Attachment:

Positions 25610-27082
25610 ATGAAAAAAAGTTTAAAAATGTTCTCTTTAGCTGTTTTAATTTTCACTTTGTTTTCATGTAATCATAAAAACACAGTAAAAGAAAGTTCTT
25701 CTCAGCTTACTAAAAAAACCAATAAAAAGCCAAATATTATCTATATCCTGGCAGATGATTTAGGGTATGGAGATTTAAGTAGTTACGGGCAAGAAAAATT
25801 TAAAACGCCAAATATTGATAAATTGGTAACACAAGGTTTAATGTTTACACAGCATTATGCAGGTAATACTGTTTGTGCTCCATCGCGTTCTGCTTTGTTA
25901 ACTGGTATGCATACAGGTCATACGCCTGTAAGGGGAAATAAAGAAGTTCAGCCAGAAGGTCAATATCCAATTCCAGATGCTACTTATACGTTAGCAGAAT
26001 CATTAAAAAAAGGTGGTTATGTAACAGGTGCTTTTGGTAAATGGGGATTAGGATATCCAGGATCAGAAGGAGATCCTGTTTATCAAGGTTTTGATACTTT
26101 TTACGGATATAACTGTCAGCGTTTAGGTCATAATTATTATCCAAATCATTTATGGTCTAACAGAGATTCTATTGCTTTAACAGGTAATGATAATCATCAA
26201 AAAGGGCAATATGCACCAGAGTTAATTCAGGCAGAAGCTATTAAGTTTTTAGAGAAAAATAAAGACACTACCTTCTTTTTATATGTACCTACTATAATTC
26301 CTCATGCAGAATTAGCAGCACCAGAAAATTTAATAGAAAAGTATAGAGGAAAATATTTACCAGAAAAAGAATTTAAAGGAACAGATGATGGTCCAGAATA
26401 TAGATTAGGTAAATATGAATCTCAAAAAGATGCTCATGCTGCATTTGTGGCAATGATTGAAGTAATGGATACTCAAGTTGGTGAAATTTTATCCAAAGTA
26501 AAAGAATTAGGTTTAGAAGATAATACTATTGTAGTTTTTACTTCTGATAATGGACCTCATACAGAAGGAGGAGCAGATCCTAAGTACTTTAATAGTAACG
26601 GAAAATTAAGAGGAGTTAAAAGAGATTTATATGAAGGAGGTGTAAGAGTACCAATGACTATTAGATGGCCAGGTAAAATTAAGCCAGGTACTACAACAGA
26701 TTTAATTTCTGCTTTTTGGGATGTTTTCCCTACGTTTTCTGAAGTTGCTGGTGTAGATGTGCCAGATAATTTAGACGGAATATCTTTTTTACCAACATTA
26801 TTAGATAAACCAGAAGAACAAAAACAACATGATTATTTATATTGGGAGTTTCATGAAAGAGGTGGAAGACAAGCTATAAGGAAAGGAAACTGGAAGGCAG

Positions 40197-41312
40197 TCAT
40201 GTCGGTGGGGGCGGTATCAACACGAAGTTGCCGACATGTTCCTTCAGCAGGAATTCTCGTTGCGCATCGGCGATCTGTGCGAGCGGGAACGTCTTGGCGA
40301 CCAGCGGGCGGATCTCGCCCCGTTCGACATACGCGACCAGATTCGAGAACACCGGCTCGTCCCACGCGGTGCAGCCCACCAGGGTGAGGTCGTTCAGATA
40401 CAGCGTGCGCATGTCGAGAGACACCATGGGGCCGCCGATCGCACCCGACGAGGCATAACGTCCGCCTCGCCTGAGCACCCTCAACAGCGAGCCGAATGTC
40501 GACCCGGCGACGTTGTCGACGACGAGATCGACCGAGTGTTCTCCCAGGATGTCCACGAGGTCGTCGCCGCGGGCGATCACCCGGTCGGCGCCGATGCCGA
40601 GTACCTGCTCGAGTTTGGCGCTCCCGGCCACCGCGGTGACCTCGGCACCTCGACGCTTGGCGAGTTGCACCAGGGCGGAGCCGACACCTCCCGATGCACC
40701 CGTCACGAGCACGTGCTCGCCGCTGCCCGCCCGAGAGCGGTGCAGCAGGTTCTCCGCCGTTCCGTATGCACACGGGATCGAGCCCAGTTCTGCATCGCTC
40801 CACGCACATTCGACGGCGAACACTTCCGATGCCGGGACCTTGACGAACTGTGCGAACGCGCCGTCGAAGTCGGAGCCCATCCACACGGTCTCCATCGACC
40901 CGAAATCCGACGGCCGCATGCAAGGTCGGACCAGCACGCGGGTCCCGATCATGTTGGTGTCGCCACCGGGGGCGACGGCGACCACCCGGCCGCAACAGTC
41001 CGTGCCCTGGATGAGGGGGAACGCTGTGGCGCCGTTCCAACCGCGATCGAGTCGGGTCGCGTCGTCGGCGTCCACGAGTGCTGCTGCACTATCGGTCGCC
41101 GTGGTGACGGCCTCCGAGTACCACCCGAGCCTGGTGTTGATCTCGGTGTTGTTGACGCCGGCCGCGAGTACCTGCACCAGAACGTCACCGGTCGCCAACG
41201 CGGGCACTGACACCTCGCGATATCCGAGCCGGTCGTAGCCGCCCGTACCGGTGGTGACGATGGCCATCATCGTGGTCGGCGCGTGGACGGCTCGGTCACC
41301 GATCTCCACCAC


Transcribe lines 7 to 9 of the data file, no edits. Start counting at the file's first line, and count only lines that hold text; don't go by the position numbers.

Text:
26101 TTACGGATATAACTGTCAGCGTTTAGGTCATAATTATTATCCAAATCATTTATGGTCTAACAGAGATTCTATTGCTTTAACAGGTAATGATAATCATCAA
26201 AAAGGGCAATATGCACCAGAGTTAATTCAGGCAGAAGCTATTAAGTTTTTAGAGAAAAATAAAGACACTACCTTCTTTTTATATGTACCTACTATAATTC
26301 CTCATGCAGAATTAGCAGCACCAGAAAATTTAATAGAAAAGTATAGAGGAAAATATTTACCAGAAAAAGAATTTAAAGGAACAGATGATGGTCCAGAATA